Medieval Recipes #4: Mushroom Pasty


January 27, 2014 by phicks2012

This time around I decided to try something baked, and this sounded too good not to try. I also thought it possible that I’d eaten it at an event or two and found it good, so why not try to prepare it myself!!!

I like mushrooms and cheese, had all of the ingredients on hand — which is not necessarily something I can say for a lot of Medieval recipes that call for things like galyngale and grains of paradise and hyssop — so this recipe was also convenient.

Internet Source:


PERIOD: France, 14th century | SOURCE: Le Ménagier de Paris | CLASS: Authentic

DESCRIPTION: A mushroom and cheese pie

Mushrooms of one night be the best and they be little and red within and closed at the top; and they must be peeled and then washed in hot water and parboiled and if you wish to put them in a pasty add oil, cheese and spice powder.

– Power, Eileen. The Goodman of Paris (Le Ménagier de Paris). A Treatise on Moral and Domestic Economy by A Citizen of Paris (c. 1395). New York: Harcourt, Brace and Company, 1928.

1-1 1/2 lbs. whole button or sliced mushrooms
2 tbs. olive oil
1/2 cup grated or shredded cheese
1/2 tsp. each salt and ginger
1/4 tsp. pepper
one 9″ pie shell (lid optional)
Parboil or sauté the mushrooms; drain. Add oil, cheese, and spices. Mix well. Place in pie shell, add lid if desired, and bake at 350° F for 35-40 minutes, or until pastry is a golden brown.
While I prefer using grated parmesan or a combination of parmesan & cheddar cheese, feel free to use any variety of cheese or combination that suits you. Finer cheeses, such as brie, also work quite well, and brie itself is very appropriate for a recipe of French origin. Some other period cheeses include Farmers and Mozzarella.

This is an absolutely delicious pie and is one of my favorites!

This was very quick and easy to make, but not nearly as good as I expected. While I might have done something wrong, the ingredients, when prepped, did not fill a normal pie plate. I wound up transferring them to a smaller ramkin, and using part of the cut-down bottom crust to fashion a “lid”.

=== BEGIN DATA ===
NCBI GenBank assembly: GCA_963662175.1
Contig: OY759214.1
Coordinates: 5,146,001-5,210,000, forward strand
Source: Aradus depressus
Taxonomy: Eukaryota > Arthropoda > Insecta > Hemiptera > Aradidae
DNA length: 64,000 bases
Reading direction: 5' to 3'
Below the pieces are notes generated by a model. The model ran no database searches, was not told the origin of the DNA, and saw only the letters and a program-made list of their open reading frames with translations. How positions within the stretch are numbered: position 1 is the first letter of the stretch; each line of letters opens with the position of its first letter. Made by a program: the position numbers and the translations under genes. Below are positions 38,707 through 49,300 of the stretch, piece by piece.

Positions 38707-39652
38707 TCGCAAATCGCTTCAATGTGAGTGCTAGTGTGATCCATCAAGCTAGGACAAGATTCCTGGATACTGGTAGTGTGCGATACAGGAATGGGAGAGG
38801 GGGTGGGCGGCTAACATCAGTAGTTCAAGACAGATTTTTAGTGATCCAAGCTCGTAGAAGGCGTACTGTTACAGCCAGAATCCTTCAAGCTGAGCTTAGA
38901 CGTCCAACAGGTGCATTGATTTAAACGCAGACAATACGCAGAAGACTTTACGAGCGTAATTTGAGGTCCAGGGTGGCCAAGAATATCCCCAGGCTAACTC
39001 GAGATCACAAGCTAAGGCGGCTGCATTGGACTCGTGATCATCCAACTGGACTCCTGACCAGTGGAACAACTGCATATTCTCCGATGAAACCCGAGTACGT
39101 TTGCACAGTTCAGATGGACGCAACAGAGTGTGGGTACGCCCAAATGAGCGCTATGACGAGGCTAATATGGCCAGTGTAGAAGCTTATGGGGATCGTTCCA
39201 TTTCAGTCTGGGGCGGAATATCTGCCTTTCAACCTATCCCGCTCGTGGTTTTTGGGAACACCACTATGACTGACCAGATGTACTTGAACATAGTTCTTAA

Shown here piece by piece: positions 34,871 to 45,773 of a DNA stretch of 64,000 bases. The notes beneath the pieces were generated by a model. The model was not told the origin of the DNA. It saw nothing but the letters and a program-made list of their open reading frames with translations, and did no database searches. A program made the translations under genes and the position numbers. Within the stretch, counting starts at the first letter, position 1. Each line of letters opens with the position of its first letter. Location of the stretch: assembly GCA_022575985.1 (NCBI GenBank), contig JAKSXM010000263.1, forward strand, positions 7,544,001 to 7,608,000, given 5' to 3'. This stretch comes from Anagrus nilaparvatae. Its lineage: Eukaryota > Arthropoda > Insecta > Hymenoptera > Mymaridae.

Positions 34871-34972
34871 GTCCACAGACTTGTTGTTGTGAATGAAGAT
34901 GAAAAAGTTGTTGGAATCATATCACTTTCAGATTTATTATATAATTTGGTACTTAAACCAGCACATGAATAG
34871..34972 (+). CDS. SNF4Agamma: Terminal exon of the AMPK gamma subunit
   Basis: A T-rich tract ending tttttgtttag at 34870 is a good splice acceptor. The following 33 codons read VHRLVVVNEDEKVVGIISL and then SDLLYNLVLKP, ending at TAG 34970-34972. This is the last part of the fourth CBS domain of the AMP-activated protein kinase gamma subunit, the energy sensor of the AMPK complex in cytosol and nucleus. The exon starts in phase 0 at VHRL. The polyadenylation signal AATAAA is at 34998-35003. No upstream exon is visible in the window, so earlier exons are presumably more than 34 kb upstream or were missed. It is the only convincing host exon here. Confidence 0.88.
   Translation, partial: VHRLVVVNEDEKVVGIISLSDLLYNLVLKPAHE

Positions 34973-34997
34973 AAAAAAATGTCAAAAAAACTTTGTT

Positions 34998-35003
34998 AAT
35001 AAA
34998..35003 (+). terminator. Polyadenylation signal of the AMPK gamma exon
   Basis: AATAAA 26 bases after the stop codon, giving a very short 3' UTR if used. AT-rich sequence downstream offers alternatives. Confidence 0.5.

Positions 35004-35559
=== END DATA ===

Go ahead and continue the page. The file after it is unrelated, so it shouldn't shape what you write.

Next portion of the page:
When cooked, the outside looked great, but the interior of the pastry seemed to me to be swimming in oil, and while I used more than the required half-cup of grated (Cheddar) cheese the flavor of the cheese was almost undetectable. I tasted mainly the olive oil.

Once I added up the calories and the Weight Watcher’s Points the recipe was in no way “diet friendly”, and while I suspect this didn’t matter much to period diners it does matter rather a lot in this century.

So, the next time I made it — and I DID want to try for a different outcome — I cut the olive oil by about 75%, added a dash of wine, and used a cup of low-fat cheese (Mozarella this time). I also left off the “lid” to cut down on the high number of calories pie crust contributes. I also (accidentally) substituted ground cinnamon for ginger.

The results were gratifying. Adding extra cheese allowed me to use the same quantity of mushrooms and split the recipe up between two ramkins.


Once baked, I shared the dish with a housemate, who had also sampled my first attempt, and she proclaimed this one far better as well.


Next time I’d like to try the same proportions with perhaps a low-fat chedder or other stronger cheese. Wish me luck!!


2 thoughts on “Medieval Recipes #4: Mushroom Pasty

  1. Chef Christy says:

    Cheddar is a very oily cheese. Switching to the mozzarella was a good call. Keep working with it, sounds like you are making great headway!

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